Loss can manifest in various ways and yet remain completely shapeless. If you are going through or have gone through a loss that isn’t clearly defined, you may be going through what is termed an “ambiguous loss.”
Our cultural script implies that grief moves straight from loss to acceptance, but anybody who has experienced loss will tell you that isn’t always the case.
The Diversified team comprises experienced clinicians with considerable knowledge of mental health, early intervention, and return-to-work practices. We provide comprehensive PTSD and anxiety treatment programs to assist individuals in regaining control of their lives, promoting a better quality of life.
What is Ambiguous Loss?
Ambiguous loss is unresolved grief that could stem from complex trauma that lacks a clear conclusion or closure.
The term “ambiguous loss” was coined in the 1970s by prominent psychotherapist Pauline Boss, PhD, when she was a doctoral student. It has provided language for and acceptance of ambivalent loss.
What Are the Types of Ambiguous Loss?
Boss worked as a family therapist in Minnesota for decades before developing her ambiguous loss theory of ambiguous loss. She authored the influential book “Ambiguous Loss: Learning to Live With Unresolved Grief” in 1999, which defined two types of ambiguous loss: type one and type two.
Type I ambiguous loss occurs when a person is physically absent yet psychologically present. This can refer to missing individuals or those whose bodies have disappeared somehow.
It may also include:
- Natural disasters such as floods, storms, and earthquakes
- Ethnic cleansing
When someone is physically there, but there is a lack of psychological presence, referred to as type two ambiguous loss. This might relate to those who are emotionally or cognitively unavailable, such as in the case of:
- Having a parent with a substance use disorder
- Losing a baby due to miscarriage
- Having a loved one suffering from a condition like dementia
- Being in the foster care system
- Getting separated from a loved one due to immigration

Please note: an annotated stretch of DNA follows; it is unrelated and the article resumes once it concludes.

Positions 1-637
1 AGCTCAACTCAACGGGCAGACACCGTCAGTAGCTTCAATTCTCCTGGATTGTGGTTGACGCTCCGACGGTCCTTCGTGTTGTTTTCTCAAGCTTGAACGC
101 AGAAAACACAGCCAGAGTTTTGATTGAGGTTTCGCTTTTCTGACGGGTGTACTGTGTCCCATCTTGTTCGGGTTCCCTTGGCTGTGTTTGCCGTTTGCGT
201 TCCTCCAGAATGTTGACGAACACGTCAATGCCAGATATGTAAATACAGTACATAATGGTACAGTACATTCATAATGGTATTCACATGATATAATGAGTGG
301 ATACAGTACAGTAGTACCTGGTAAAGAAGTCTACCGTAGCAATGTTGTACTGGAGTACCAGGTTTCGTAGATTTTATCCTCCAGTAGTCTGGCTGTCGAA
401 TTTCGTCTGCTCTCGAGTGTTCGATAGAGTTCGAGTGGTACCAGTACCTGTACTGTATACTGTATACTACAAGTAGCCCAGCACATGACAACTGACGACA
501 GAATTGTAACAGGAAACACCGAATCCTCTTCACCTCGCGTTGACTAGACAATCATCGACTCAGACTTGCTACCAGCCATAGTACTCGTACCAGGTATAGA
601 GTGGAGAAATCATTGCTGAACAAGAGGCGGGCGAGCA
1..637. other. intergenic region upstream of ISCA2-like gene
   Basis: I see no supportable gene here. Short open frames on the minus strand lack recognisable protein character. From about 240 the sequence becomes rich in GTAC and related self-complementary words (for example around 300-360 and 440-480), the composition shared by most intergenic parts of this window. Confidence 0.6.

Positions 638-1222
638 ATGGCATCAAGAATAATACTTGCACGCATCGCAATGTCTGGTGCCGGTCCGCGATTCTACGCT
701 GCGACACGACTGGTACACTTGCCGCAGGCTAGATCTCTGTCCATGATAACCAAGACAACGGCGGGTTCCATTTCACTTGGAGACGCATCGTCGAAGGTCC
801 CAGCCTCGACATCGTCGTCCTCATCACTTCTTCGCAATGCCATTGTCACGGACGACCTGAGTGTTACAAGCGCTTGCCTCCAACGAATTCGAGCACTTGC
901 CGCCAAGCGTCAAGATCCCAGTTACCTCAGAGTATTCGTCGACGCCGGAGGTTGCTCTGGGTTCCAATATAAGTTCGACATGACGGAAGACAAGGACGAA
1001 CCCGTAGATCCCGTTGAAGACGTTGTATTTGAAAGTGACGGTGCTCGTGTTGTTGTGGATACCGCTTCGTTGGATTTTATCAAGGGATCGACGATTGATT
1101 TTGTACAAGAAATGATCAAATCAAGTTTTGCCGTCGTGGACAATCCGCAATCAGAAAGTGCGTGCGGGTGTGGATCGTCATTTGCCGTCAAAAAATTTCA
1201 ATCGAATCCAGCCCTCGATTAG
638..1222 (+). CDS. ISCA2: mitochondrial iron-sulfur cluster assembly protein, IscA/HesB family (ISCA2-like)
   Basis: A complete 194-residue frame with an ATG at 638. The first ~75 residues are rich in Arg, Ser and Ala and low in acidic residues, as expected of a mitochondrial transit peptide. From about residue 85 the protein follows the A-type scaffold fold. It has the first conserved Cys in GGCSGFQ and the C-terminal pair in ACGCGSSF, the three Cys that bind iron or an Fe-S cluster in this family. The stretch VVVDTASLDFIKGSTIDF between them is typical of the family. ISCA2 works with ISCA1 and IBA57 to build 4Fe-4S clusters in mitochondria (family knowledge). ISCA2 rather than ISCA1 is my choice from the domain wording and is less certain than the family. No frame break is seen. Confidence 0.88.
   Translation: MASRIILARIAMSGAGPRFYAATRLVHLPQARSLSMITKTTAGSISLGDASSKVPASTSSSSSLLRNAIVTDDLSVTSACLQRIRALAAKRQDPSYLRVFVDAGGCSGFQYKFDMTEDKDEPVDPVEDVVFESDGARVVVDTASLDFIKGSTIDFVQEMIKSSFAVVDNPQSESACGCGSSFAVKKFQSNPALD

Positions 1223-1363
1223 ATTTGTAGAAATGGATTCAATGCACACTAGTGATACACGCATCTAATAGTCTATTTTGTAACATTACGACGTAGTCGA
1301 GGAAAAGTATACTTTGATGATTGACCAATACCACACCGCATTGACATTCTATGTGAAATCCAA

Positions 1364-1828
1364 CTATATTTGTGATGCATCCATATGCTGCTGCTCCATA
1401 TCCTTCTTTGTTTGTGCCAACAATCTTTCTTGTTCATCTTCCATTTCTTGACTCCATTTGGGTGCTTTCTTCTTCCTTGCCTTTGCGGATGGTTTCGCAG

- Losing dreams and plans due to setbacks or uncertainty
- Experiencing a loss without closure, such as an infant death or suicide
What Are the Symptoms of Ambiguous Loss?
If you are experiencing uncertainty throughout the grieving process, you may notice:
- Impaired cognition
- Coping difficulties
- The grieving process may seem “frozen”
- On-going sadness for uncertain causes
Trauma-informed cognitive behavioral therapy (CBT) and acceptance and commitment therapy (ACT) may also be beneficial in accepting conflicting emotions and establishing some distance from ruminative thoughts.
How to Cope with Ambiguous Loss
The idea of ambiguous loss proposed by Boss provides a framework for coping with loss that lacks a clear direction.
1. Explore a new identity for sadness
It’s important to remember that your grief can take on new significance over time. Finding something to love, such as a tiny pet or other valued items to stand in for the absent person who’s absent may also serve in this capacity.
2. Make an effort to accept ambivalence
Ambivalence is a natural element of existence. It’s normal to be conflicted after a loss. What is important is how we deal with our complex emotions. After an ambiguous loss, there is a strong tendency to numb—with overwork, social media, Netflix, food, or drink. It’s normal to want to avoid uncomfortable feelings. However, numbing is problematic because it distracts us from the vital process of mourning. Numbing turns off a deep part of us.
3. Consider adjusting your relationship with the loss
It could be beneficial to renegotiate family responsibilities when a loved one has gone missing or been separated from their family of origin. For example, if you have a child raised by grandparents, they are no longer in the grandparent role but the parent role.
4. Pursue hope
There are several ways to feel hopeful. One method to find hope is to recognize your own and others’ grief by making time to reflect on memories or allow specific emotions to resurface. This may involve devoting 10 minutes to thinking about the individual who is no longer in your life. This may assist in relieving your thoughts of the constant search for solutions. If your brain knows you’ll have a certain amount of time to think about the issue, it may give you more time to concentrate on other things.
The Future of Ambiguous Loss
Ambiguous loss is a theory that may help us make sense of senseless or shapeless grief or trauma. Even if nothing makes sense, having optimism that we can come to accept our ambivalence might help us cope. Everyone follows their path, passing through several phases over years or a lifetime. There is no one way through grieving; each loss is unique, and our reactions to it differ according to our culture, upbringing, personality, and stage of life.
Although ambiguous loss is a new concept, raising awareness among first responders, veterans, organizations, and the general public and continuous research and education are essential for dealing with the increasing number of individuals impacted.
Ambiguous Loss Recovery Treatment
Programs like our Traumatic Stress Recovery Program may help treat ambiguous loss and grieving. Individual treatment is provided to address individualized symptoms, as well as group therapy, which assists people in regaining trust by connecting with others who have gone through similar situations in the same work field.
Call to speak with a member of our team, or connect with us online today!
Boss, P., Bryant, C., & Mancini, J. (2017). Ambiguous loss: a major stressor. In Family stress management (71-84). SAGE Publications, Inc.
Betz, Gabrielle & Thorngren, Jill. (2006). Ambiguous Loss and the Family Grieving Process. The Family Journal. 14. 359-365.